Thursday, May 30, 2024
HomeArchitectureLetter From Ljubljana, Slovenia: The Human-Centered Urbanism of Jože Plečnik

Letter From Ljubljana, Slovenia: The Human-Centered Urbanism of Jože Plečnik

[ad_1]

Letter From Ljubljana, Slovenia: The Human-Centered Urbanism of Jože Plečnik

Letter From Ljubljana, Slovenia: The Human-Centered Urbanism of Jože Plečnik - Image 1 of 11

© Michael J. Crosbie

Share

Share

Fb

Twitter

Mail

Pinterest

Whatsapp

Or

https://www.archdaily.com/1004328/letter-from-ljubljana-slovenia-the-human-centered-urbanism-of-joze-plecnik

This text was originally published on Common Edge.

Not too long ago I traveled to Ljubljana, Slovenia, in the hunt for the non secular structure of the celebrated (however largely unknown within the U.S.) Slovenian architect Jože Plečnik (1872–1957). I write loads in regards to the structure of spirituality, and I used to be inquisitive about Plečnik’s church buildings and chapels—what the architect’s idiosyncratic type of classicism mentioned about religion in a Fashionable age. What I didn’t look forward to finding was the common nature of Plečnik’s work as an urbanist: a re-maker of the Slovenian capital that holds classes for us at this time.

Letter From Ljubljana, Slovenia: The Human-Centered Urbanism of Jože Plečnik - Image 2 of 11Letter From Ljubljana, Slovenia: The Human-Centered Urbanism of Jože Plečnik - Image 3 of 11Letter From Ljubljana, Slovenia: The Human-Centered Urbanism of Jože Plečnik - Image 4 of 11Letter From Ljubljana, Slovenia: The Human-Centered Urbanism of Jože Plečnik - Image 5 of 11Letter From Ljubljana, Slovenia: The Human-Centered Urbanism of Jože Plečnik - More Images+ 6

Letter From Ljubljana, Slovenia: The Human-Centered Urbanism of Jože Plečnik - Image 7 of 11© Michael J. Crosbie

Plečnik is a little bit of a thriller to most architects. A Slovene native, he inherited an inventive bent from his carpenter father, went to Vienna in 1892 to work as a furnishings designer, and got here below the affect of the Viennese Secessionist architect Otto Wagner. Plečnik studied structure at Vienna’s Academy of High-quality Arts and because the prime scholar acquired a journey scholarship, filling scores of sketchbooks roving by means of Italy and France. By 1900 he was working as an impartial architect, and in 1911 he moved to Prague, the place he practiced and taught, elevating his profile. He returned to Ljubljana in 1921, secured a professorship on the Ljubljana College of Structure (the place he taught for 36 years), and practiced structure.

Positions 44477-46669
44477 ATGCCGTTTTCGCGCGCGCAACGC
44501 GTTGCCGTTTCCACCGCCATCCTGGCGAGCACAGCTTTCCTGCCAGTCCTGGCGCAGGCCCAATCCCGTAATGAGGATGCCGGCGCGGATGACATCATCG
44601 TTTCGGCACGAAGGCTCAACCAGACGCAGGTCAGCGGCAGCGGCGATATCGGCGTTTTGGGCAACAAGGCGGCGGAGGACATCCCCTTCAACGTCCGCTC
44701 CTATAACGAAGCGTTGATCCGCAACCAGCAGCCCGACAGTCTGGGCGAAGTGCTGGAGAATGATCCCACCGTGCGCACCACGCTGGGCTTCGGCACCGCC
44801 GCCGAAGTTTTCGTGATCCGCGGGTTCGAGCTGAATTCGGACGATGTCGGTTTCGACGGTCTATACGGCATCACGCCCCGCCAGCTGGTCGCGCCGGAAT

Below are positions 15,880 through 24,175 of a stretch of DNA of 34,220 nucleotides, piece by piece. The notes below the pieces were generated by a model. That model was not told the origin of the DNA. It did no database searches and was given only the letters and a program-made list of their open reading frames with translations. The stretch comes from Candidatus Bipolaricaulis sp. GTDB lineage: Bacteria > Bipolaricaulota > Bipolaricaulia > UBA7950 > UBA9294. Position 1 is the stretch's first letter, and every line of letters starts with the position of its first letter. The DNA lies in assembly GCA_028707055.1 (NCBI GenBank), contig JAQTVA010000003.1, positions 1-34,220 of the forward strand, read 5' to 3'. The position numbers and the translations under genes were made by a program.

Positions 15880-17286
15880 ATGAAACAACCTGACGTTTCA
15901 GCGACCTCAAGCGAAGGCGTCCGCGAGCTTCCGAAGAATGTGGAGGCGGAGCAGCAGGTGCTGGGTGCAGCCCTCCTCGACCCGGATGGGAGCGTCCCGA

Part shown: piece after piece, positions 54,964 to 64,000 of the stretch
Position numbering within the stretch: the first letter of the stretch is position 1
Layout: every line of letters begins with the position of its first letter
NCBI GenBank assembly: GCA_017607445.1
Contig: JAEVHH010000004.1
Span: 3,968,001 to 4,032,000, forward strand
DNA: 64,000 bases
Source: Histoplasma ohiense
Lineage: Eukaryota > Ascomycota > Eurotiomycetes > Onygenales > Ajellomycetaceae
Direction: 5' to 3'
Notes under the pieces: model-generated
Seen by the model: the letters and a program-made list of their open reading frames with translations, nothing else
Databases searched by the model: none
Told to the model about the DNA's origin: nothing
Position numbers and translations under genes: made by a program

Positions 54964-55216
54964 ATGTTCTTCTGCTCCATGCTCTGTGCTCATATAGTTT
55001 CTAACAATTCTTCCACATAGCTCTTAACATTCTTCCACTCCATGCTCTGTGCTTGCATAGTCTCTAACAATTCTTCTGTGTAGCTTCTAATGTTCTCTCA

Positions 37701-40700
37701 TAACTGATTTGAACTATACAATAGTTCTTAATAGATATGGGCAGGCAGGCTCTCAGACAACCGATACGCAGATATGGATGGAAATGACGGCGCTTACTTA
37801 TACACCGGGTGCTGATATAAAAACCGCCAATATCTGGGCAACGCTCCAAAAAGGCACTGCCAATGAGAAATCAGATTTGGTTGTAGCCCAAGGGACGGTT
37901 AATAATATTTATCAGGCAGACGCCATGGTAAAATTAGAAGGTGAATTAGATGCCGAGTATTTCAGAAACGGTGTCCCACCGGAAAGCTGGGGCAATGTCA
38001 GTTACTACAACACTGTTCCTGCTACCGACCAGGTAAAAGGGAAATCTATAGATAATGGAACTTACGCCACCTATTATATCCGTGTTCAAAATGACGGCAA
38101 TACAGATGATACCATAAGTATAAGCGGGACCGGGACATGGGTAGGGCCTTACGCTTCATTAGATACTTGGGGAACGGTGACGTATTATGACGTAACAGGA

Associated Article

Ljubljana Structure Metropolis Information: 23 Initiatives to Uncover within the Capital of Slovenia

Plečnik designed and constructed initiatives throughout Jap Europe, however in Ljubljana he excelled as an city designer. Together with his expertise and examine of structure all through Europe, Plečnik utilized what he discovered to Ljubljana to boost its architectural stature and provides it a extra Mediterranean high quality. (With Yugoslavia’s dissolution in 1990, Slovenia turned an impartial nation, with Ljubljana its capital). Plečnik didn’t create a sweeping, grand imaginative and prescient for a brand new metropolis. As an alternative, for greater than 30 years he labored incrementally on city initiatives giant and small, creating an accretion of interventions that provides helpful classes in defining city identification that effortlessly graphs onto an present context, to which subsequent architects and concrete designers have added.